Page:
was soon terminated. In the course of three days, the whole duchy of Sleswick was occupied by the light troops under General Tettenborn. This officer had, in conjunction with General Dornberg, so completely invested the fortress of Rendsburg, that neither the garrison, nor even the cavalry belonging to it, could find an opportunity of making a sally, for which orders had been given, on account of the scarcity reigning in the town.-The list of conquests made by the army of the Crown Prince every day increased, -Holstein was conquered-Sleswick overrun-and General Tettenborn had established his head quarters within a mile or two of Colding, the frontier town of Jutland. On the 14th of January, however, a treaty of peace and alliance with Denmark was signed by Mr Thornton on the part of England, and by Baron de Witterstedt for Sweden; according to which 10,000 Danes, who were at Rendsburg, were immediately united with the army of the north of Germany.—"There is no longer any rivalship among the nations of the north," said Bernadotte, on this occasion; "they have acknowledged that they have the same interests. United for the noblest object, they will combat together for the liberty of the continent, the independence of sovereigns and of nations? The nations of the north do not look upon the French as enemies; they recognise no other enemy but him who has done every thing to prevent their union; him who, it cannot be too often repeated, has wished to enslave all nations, and to ravish from all their independence."
By the peace with Denmark, Bernadotte was enabled to move his victorious legions to the Rhine, and to give the support of his auxiliary troops to the grand undertakings of the allies. Accordingly General Benningsen was left with 30,000 men to form
tive but to prosecute the war, and as it appeared that the invasion of France might be best accomplished through Switzerland, deputies were sent to Zurich to learn the disposition of the cantons. The Swiss in these circumstances affected to adopt the extraor dinary determination of remaining neutral. When they could be of service to Buonaparte by their active hostility against the allies, they thought not of neutrality; now that this neutrality must, if regarded, have protected the most vulnerable part of the French frontier, they declared themselves neutral. If Switzerland thus shifted her attitude and character as it might suit the policy of Buonaparte, she could not complain that the allies considered and treated her rather as the associate of the com. mon enemy, than as a neutral acting with strict impartiality towards the belligerent powers. The law of nations says, that "should a neutral favour one of the parties to the prejudice of the other, she cannot complain of being treated by him as an adherent and confederate of the enemy."-The neutrality of Switzerland was a fraudulent neutrality, of which no nation could consent to be the dupe.-The head quarters of the allies were accordingly removed to Frieburg, in the Brisgau, within a few miles of Basle; a step which formed a preliminary to the movement in contemplation, of passing through Basle, for the purpose of invading France on the side of Franche Comte.
the siege of Hamburgh, and 5000 to blockade Harburg, while the remainder moved forward to the principal scene of action.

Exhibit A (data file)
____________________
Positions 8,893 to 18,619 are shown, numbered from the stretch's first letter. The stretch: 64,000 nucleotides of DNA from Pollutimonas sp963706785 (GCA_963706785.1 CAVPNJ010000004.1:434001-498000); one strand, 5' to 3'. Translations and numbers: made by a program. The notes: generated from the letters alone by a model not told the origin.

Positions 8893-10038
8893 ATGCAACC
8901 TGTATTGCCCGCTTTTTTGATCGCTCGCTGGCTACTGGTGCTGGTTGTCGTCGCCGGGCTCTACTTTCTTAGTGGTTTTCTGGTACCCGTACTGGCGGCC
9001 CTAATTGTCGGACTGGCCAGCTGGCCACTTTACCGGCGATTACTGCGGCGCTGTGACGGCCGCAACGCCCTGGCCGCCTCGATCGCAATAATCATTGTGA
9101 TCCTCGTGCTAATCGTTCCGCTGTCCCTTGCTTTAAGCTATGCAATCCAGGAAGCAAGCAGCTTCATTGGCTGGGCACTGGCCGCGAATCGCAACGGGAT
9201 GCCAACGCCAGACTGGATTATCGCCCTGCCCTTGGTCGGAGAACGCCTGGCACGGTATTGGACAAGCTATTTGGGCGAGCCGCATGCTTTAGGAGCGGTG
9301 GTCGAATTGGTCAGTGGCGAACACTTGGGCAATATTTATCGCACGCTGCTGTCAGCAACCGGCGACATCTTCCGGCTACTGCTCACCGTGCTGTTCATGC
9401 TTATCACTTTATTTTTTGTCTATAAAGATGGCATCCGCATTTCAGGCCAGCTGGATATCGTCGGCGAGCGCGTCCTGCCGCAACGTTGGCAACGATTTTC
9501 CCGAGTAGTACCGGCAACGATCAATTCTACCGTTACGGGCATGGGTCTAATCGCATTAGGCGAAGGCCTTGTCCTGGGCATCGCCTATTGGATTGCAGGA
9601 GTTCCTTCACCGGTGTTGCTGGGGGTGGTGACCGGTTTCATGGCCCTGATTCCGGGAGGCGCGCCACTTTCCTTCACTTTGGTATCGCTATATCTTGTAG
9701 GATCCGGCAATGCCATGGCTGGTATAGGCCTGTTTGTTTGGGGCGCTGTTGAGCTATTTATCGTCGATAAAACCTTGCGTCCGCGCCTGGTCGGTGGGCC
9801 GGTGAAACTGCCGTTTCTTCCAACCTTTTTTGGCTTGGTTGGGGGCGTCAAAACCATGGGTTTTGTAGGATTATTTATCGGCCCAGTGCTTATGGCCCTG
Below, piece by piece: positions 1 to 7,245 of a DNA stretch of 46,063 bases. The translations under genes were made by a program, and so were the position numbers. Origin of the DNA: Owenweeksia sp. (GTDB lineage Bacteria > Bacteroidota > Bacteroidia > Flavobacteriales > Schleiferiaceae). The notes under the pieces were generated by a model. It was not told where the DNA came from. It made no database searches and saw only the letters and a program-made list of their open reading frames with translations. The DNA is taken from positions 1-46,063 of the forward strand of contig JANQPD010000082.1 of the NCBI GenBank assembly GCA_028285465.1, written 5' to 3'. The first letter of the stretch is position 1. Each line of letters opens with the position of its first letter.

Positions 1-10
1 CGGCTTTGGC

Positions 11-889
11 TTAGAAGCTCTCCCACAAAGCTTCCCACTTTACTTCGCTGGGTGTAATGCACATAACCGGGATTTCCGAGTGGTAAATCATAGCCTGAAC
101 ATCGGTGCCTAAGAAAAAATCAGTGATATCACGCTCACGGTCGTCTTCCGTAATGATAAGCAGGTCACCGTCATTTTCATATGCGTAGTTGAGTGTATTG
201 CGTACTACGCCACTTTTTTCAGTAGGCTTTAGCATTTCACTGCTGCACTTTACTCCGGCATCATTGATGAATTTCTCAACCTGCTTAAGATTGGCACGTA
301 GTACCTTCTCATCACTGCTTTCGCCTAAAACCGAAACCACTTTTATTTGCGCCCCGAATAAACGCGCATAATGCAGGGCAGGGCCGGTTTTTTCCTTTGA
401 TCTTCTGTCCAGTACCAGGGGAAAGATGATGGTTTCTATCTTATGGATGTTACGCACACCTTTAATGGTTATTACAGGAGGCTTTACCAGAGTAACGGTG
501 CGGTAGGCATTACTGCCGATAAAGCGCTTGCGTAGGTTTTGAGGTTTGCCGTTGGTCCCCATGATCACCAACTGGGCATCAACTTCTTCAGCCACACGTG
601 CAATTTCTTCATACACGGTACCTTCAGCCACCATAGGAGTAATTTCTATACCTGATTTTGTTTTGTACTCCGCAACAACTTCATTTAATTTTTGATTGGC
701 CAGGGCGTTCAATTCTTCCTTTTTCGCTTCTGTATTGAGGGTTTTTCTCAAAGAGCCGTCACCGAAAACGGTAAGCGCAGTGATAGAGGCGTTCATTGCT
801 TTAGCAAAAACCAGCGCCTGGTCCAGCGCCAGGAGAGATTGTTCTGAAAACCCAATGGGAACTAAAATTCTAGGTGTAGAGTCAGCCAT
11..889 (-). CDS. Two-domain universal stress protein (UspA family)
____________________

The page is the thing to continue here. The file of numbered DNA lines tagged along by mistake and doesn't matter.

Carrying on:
Bernadotte probably felt the delicacy of his situation, now that he was about to invade his native country; and he was anxious to explain his motives, and the principles of his policy, to the people of France. At the command of my king," said he, "I have taken up arms, for the purpose of defending the rights of the Swedish people. After having revenged the insults which they had suffered, and assisted in effecting the liberation of Germany, I have passed the Rhine. At the moment when I again see this river, on the banks of which I have so often and so successfully fought for you, I feel the necessity of again ap. prising you of my sentiments. The government under which you live has continually had in view to treat you with contempt, in order that it might debase you; it is high time that this state of things undergo an alteration. All enlightened people express their wishes for the welfare of France; but they at the same time desire that she may no longer be the scourge of the earth. The allied monarchs have not united themselves to make war upon the people, but to force your government to acknowledge the independence of other states. This is their sole motive and aim, and I will pledge myself for the integrity of their sentiments. Adopted son of Charles the 13th, and placed, by the choice of a free people, at the foot of the throne of Gustavus, I can in future be animated with no other ambition, than that of securing the happiness of the Scandinavian peninsula. At the same time, it will give me great satisfaction (after having fulfilled this sacred duty to my adopt ed country) to secure the future happiness of my former countrymen."
As the allied powers had no alterna
Buonaparte, after several adjournments, met his legislative body on the 19th December, and, as usual, entertained that venerable assembly with a speech. He alluded to the recent offers of the allies to treat with him, and to the existing state of France. "Negociations have been entered into with the allied powers," said he ; " I have adhered to the preliminary basis which